Helmut Sinn the pilot,
Flight Instructor, Rally Driver,
Manufacturer and a great Personality!

After leaving Alsace-Lorraine, Helmut Sinn came to the Palatinate as a refugee at the end of the First World War in 1918 with his family.

In Alsace-Lorraine, he lived very close to an airfield on which French flight units were based. He could see and hear the planes day and night.

So his greatest wish was to become a pilot. As a young man, he registered as an aircraft candidate with the armed forces and previously worked in the Palatinate. Finally, Helmut Sinn was called up in 1936.

During his basic training he received a glider license from a civil glider club. At that time, you could still become a glider pilot without a teacher. He was transferred to a reconnaissance unit in 1937 and fulfilled his dream of flying in a powered flight school in Quedlinburg.

He flew mainly in France as an observer and scout on the English Channel. In Russia, Helmut Sinn was injured in an emergency landing and had to be treated in a hospital in Clichy-la-Garenne northwest of Paris for a few months.

He was transferred to the blind flight school in Poznan, where he was trained as a blind flight instructor. There Helmut Sinn trained pilots for night and blind flight (instrument flight) on the JU 52, Ju 88, HE 111 and other aircraft.

Helmut Sinn was taken prisoner by the Americans at the end of the war and was taken to a prisoner of war camp where he became seriously ill and after a few months was transferred to the island of Fehmarn. When he was released, the war was finally over, but with it his dream of flying.

After the war, Helmut Sinn faced nothing comparable. It was the time when he remembered another passion after flying watches.

He married in Frankfurt and founded his first watch shop in 1953.

But Helmut Sinn would not be the "quick Helmut" and would be good for change, because the ban on flying for Germans after World War II he tried a different passion than rally drivers. With a VW Beetle, he became class winner at the Algiers-Cape Town Rally after 18,000 km.

He had won the rally but had given up his business in Frankfurt. During his absence, he transferred his company "BASI" - for "Bader und Sinn" - to his wife and partner. Again he faced nothing and founded a new company "Sinn Spezialuhren Frankfurt am Main".

In order not to compete with the then existing company "BASI", it was agreed that "Sinn Spezialuhren Frankfurt am Main" only offers instrument watches. He started making pilot's watches and called them rally watches because at that time aviation was still prohibited for Germans.

He found that the available built-in aircraft chronographs were several decades old. At that time there was only the Junghans watch, the J 30 BZ and some other old designs.

He developed his first watch from the Valjoux caliber VJ 5 and at the end of the development there was his own caliber 58 with a central minute counter. The breakthrough came with a large order from the Air Force that was just being created.

This paved the way for its watches, models 101, 102 and 103.

Helmut Sinn sold his watches directly to the customer, thus avoiding the expensive trade surcharges. Without these surcharges, Helmut Sinn could remain true to his motto: "The best possible quality at the best price".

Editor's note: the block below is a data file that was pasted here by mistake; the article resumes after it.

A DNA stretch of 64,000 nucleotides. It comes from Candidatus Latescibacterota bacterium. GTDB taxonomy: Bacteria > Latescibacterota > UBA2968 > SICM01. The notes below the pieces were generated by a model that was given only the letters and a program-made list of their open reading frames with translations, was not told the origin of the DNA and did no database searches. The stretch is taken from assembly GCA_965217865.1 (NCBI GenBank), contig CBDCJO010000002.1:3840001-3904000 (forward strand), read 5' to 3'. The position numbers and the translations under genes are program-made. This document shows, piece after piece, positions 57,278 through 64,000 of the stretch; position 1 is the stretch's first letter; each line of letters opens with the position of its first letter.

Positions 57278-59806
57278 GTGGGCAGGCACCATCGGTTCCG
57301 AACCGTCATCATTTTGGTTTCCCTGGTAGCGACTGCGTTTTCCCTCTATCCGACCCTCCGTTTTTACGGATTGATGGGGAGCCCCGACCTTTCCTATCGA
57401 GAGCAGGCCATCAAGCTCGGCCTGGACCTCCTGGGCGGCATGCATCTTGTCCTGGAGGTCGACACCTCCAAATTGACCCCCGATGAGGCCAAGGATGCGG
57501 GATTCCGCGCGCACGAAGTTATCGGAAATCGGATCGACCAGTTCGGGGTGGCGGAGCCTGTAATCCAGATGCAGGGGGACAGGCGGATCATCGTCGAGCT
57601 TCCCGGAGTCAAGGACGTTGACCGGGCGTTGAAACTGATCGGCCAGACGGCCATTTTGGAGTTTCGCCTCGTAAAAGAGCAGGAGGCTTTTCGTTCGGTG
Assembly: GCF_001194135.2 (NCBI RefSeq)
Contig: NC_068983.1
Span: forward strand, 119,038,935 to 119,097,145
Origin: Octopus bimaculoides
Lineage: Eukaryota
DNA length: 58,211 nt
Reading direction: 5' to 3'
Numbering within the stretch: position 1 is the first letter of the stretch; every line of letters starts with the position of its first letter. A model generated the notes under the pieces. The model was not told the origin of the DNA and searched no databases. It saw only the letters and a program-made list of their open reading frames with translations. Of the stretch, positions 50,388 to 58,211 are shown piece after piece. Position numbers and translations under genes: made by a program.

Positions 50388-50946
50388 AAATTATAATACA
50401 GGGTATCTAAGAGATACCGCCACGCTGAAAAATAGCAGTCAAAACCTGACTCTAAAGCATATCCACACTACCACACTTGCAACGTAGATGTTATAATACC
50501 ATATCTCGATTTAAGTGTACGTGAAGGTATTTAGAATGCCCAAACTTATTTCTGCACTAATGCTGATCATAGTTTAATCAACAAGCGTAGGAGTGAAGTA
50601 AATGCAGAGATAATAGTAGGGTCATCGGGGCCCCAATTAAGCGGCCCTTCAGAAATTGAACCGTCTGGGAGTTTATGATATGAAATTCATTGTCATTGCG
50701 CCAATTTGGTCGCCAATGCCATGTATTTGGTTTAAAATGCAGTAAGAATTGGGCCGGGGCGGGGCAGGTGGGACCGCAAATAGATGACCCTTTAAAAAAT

His original company Sinn Spezialuhren has had a new owner since 1994. As Germany's oldest young entrepreneur, he started again in 1998. Until 2014, Helmut Sinn developed concepts for functional watches with Jubilar watches, the Chronosport brand and the traditional Swiss Guinand brand.

The Pilot

"After the First World War, my family was expelled from Alsace. We lived near Speyer, and as a child, I would see airplanes approaching the airfield there. At the age of six, I already wanted to become a pilot. Everyone laughed at 'the clown.'

At 18, I joined the labor service and learned gliding there. I even flew with the famous 'Skull Splitter' at Wasserkuppe. Then I joined the Luftwaffe and obtained all pilot licenses from 1936 to 1938."

Quote: Helmut Sinn

Foto: Helmut Sinn


"The economic miracle began and I would have had to wait two years for a VW Beetle. I wanted to drive a Beetle in 1953 in the Algiers-Cape Town Rally, 14,000 kilometers. I drove straight to Wolfsburg. General Director Nordhoff thought I was crazy. But he gave me the car.

With a Porsche engine, I was class winner. I had enough money back then, I could afford it, and I drove many other races. At that time I was allowed to fly again, transferred planes from France to Germany, was one of the founders of the Egelsbach site, and was an aerobatic instructor. "

Quote: Helmut Sinn

Foto: Helmut Sinn


"I never trained as a watchmaker. I bought the movements in Switzerland and made my suggestions when ordering. I founded the factory in 1961. We assembled, tinkered and improved the parts. No frills, but solid quality at an affordable price.

600 of my Watches were screwed into the Lufthansa cockpits, I delivered clocks for Bell helicopters and tornadoes, and pilots, even astronauts, valued Sinn Watches on their wrist. Later, after selling Sinn with all the naming rights, I bought my old supplier Guinand. From 1995 to 2014 I was an entrepreneur again and it was still fun. "

Quote: Helmut Sinn

Foto: Helmut Sinn